What is Data Unbound?
Data Unbound is a training and consulting company that helps organizations access and share data effectively. The value of your data, when it is scattered throughout multiple databases and applications, grows if you can make it all work together. This value increases further when you leverage your information resources with the vast world of data on the Web. Our specialty is helping you to use APIs (application programming interfaces) to integrate data across your organization and beyond.
Data Unbound can help you navigate the entire world of data:
- We work with you to diagnose and solve all your data problems.
- We help your organization analyze its IT processes and implement a strategy to maximize the interoperability of data systems.
- When you need to access data from the Web, we offer ways to integrate information into workflows.
- When you need to exchange data with your partnering organizations or developers, we select standards, develop architectures for APIs, and implement project plans to facilitate that communication of ideas and data.
Harnessing the Power of APIs
Data Unbound provides world-class expertise in using APIs to bring data together. APIs are designed to be the official channels for computer programs to access the data and services of a program or website. Although there are APIs for operating system, applications, and programming toolkits, the APIs with perhaps the greatest potential are "web APIs," those for websites and web applications.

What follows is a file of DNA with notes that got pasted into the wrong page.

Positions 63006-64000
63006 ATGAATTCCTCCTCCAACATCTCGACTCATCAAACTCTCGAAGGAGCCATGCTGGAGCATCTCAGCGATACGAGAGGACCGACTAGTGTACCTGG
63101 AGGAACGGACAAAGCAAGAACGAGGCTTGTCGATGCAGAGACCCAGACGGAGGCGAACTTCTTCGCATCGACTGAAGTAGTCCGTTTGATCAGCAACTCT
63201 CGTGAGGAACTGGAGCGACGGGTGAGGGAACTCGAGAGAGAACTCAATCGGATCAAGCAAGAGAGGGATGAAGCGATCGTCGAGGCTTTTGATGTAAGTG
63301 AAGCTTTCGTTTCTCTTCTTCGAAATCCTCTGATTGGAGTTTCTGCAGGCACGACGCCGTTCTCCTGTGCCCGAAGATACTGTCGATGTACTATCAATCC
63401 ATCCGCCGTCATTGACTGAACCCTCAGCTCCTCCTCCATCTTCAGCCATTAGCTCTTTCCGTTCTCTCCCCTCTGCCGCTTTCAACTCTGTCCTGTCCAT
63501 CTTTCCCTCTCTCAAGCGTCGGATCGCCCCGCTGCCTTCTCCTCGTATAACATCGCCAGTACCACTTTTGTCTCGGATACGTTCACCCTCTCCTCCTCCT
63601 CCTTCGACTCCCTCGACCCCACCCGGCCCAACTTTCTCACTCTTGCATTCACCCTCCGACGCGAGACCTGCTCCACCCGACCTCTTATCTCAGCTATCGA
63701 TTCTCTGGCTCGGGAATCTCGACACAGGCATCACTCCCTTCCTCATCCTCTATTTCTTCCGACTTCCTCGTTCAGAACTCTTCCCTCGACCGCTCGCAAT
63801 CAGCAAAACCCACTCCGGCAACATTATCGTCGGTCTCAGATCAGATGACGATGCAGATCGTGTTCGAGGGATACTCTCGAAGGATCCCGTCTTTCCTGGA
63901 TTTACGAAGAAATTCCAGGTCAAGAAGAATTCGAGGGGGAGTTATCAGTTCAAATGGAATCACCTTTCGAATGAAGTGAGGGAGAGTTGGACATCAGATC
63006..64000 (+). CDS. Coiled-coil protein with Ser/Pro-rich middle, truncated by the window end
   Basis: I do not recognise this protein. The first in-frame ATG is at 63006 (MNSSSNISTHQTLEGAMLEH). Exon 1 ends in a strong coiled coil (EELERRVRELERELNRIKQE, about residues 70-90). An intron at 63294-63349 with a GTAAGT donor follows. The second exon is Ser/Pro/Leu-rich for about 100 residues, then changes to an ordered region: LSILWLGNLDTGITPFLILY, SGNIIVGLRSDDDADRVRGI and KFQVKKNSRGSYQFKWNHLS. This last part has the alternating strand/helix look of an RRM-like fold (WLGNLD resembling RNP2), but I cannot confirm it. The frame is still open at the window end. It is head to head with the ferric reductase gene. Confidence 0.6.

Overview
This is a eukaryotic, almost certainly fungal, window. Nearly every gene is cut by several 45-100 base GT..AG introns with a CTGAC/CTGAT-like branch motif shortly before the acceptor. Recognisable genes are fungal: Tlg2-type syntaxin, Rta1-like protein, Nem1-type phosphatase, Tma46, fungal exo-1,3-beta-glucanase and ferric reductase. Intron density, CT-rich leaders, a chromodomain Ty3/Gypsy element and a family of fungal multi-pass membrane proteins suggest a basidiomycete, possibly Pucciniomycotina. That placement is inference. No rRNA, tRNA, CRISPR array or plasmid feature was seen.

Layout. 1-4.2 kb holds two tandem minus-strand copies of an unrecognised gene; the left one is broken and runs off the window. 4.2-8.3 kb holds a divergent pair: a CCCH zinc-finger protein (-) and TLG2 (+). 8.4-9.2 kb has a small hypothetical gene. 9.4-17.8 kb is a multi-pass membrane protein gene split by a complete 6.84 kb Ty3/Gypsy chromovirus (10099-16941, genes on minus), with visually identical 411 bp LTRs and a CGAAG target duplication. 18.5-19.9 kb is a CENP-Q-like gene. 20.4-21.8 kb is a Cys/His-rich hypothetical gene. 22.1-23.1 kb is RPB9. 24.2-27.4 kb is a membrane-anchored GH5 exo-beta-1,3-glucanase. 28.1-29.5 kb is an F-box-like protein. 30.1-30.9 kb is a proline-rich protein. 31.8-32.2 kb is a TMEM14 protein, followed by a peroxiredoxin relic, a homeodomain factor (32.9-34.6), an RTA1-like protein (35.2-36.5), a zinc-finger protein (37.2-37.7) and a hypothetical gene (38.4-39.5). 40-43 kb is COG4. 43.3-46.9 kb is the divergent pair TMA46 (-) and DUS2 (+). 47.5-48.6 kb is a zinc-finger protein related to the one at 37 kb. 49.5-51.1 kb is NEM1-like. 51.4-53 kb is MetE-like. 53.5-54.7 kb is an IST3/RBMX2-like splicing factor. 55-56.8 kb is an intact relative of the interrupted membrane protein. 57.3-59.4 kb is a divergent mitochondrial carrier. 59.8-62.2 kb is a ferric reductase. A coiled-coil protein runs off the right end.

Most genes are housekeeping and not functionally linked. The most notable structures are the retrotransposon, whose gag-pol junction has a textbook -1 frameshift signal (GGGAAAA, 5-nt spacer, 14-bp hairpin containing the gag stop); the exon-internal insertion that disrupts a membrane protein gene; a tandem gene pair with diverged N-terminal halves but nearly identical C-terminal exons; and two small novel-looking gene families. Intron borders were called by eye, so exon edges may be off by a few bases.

Organizations ranging from Fortune 500 corporations and major non-profits to scrappy startups have deployed APIs to allow their data to be integrated into other websites and applications. Some examples:
- Google: The Maps API is responsible for the proliferation of Google's maps to tens of thousands of websites. With the popularity of the Maps API, Google began offering APIs to many more of its offerings, including YouTube, Google Search, Documents, AdSense, Calendar, and App Engine.
- Salesforce parlayed its customer relationship management system into a major business platform via its APIs.
- The New York Times provides an API to give access to millions of its articles dating back about three decades.
- Etsy, a site for artists to sell handmade goods, released an API to support work by third-party developers who had already been driving useful traffic to Etsy.
- Twitter has built an empire of third‐party services that uses its API; the traffic to the API is an order of magnitude greater than that to its own regular website.
How APIs Can Benefit You
APIs and mashups—the applications that combine APIs from various sources—are fundamentally transforming the design of enterprise websites. Every site of significance will eventually have an API. Instead of having to build all the functionality or compile all the data yourself, APIs allow you to leverage existing assets—yours and others'. Where opportune, by letting others access some your data and functionality through APIs, you increase the value of your data and services by enabling others to rely on you in new, creative, and profitable ways. Moreover, you can prototype and build powerful applications faster because you can reuse data and code from other people's websites.